As threatened last month, College Humor have now released their first feature-length film, “Coffee Town“. The film is out today digitally via iTunes, Amazon, and Vudu among other Video On Demand platforms, with a theatrical release to follow next month. This movie is currently ranked #22 on iTunes' Top Movies chart.
Why are baristas depicted as some of the angriest characters in film and television? Is this the type of character that audiences like to see? Does everyone relate to having a nasty barista serve them coffee while plainly displaying how much they hate their lives? This film is like a dissertation in that trope, and while “Coffee Town” sucks for a wide variety of reasons – which I'll outlay in the ensuing paragraphs – it most especially sucks for milking this tired stereotype well past the point of completion. Enough already.
I covered the “Coffee Town” trailer last month and had little enthusiasm for the film, which writer-director Brad Copeland conceived of during a Starbucks visit. The film – clearly meant to be irreverent – is about a group of misfits who stage a fake robbery at a coffee shop, in order to keep said shop from becoming a trendy bistro. Not a moment goes by without a poorly written joke about AIDS, Down's syndrome, the fundamental hilarity of rape culture, and a laundry list of other “edgy” topics. The film is littered with unclever dialogue and continuity errors. Pointing out each flaw individually would be tedium itself. I would rather focus this review on how Copeland's lazy writing makes for another negative depiction of baristas in film and television.
The head barista at “Coffee Town”, Sam, is played by Josh Groban. This is not the schmaltzy singer's first foray into comedic acting: He guest starred in episodes of Ally McBeal and The Office, and played Emma Stone's self-involved boyfriend in the 2011 film “Crazy Stupid Love“. The film in question is clearly attempting to bank on the shock of seeing Groban as a foul mouthed barista, who is of course also trying to make it as a singer-songwriter. Sam is the film's primary antagonist, often criticizing the real main character, Will (played by Glenn Howerton of It's Always Sunny In Philadelphia fame). The plot is a bunch of predictable gobbledeegook about how Will uses too much free WiFi, and they're both in love with the same girl. Hi-jinx ensue, including dueling fake robberies, and at one point Mr. Howerton performs a song about stirring latte foam as a sexual euphemism.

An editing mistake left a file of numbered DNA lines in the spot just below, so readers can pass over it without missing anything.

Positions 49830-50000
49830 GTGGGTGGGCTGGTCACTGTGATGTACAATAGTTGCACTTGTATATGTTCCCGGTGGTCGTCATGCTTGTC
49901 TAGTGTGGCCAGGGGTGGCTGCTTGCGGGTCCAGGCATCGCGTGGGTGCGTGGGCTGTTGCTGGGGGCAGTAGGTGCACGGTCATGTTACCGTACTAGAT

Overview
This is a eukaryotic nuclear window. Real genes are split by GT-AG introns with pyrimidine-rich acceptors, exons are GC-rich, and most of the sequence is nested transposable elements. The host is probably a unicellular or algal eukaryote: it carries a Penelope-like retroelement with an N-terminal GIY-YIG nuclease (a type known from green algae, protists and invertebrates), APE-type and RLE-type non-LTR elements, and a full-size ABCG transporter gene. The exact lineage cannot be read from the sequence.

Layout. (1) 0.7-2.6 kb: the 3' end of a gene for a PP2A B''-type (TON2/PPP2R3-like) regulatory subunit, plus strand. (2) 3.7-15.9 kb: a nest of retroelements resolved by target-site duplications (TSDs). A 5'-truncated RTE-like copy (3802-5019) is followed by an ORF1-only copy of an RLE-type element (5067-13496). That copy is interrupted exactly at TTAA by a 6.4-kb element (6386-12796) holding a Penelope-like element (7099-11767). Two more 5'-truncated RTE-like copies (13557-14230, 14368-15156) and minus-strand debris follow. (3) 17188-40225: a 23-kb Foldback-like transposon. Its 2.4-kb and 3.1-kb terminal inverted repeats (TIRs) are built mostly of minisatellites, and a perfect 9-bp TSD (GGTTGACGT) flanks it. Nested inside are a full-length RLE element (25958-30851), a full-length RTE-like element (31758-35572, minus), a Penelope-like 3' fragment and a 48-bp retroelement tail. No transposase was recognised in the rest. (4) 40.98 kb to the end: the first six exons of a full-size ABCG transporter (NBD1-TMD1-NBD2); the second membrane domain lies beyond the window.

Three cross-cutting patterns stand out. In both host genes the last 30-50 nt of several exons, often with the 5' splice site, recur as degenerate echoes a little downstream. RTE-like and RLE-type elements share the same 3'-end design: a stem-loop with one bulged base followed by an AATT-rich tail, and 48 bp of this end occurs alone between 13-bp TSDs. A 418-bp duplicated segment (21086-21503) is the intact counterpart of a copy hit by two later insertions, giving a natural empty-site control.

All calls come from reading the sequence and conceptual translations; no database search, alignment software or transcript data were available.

But back to the barista trope. Sam (Groban) is a deeply unpleasant character and immediately fulfills every grumpy, dissatisfied barista stereotype you could possibly imagine. Brad Copeland, unfortunately, takes this concept further, making Sam the only truly unhappy and unlikeable character in the film by the end of its 100+ minutes. That Copeland is a bad comedy writer is plain from how poorly he constructs one-liners, but he also makes the rookie mistake of failing to empathize with his fractured characters. Sam is not only a bad barista, he's a bad musician and he has a hard time hiding his insecurities. His pride puts him in a financial bind when he refuses to acknowledge customers who try to tip. He's a one-note loser asshole who, by the dint of Copeland's sloppy plot, somehow manages to get away with criminal malfeasance and epically terrible customer service. His customer-rival, Will, winds up getting the girl in the end, and the last scene of the film features Will publicly shaming Sam, who remains unhappily employed at the shop.
Can't we just have one movie where Melissa McCarthy or Rebel Wilson or someone, ANYONE plays a barista who goofily loves her job? How about that hunky Chris Pratt pulling bar shifts at an awesome midwestern specialty cafe? Or maybe Emma Watson, playing against type as gosh-shucks hayseed San Francisco transplant, doing her best to avoid the seedier side of the city and getting taken in by its vibrant barista community. It could just be a cameo; anything to offset crappy characters like this who make us all look like miserable barrel-scrapers. Films like “Coffee Town” do not accurately depict the barista lifestyle or work requirements; like Ray from Girls before him, Sam is a terrible manager and should have been fired years ago with all that bad attitude. At least Bash from Bunheads has won some barista competitions.
But the sad truth is, these stereotypes sell. There's a reason why CollegeHumor chose “Coffee Town” to be its first major film release. In the course of writing this article, the film shot all the way up to #19 on iTunes' Top Movies chart. This doesn't change the fact that “Coffee Town” is easily one of the worst coffee-themed films ever, behind perhaps only Jennifer Love Hewitt's 2011 disaster, “Cafe“.
Someday someone will make a coffee movie that doesn't suck, but “Coffee Town” isn't it.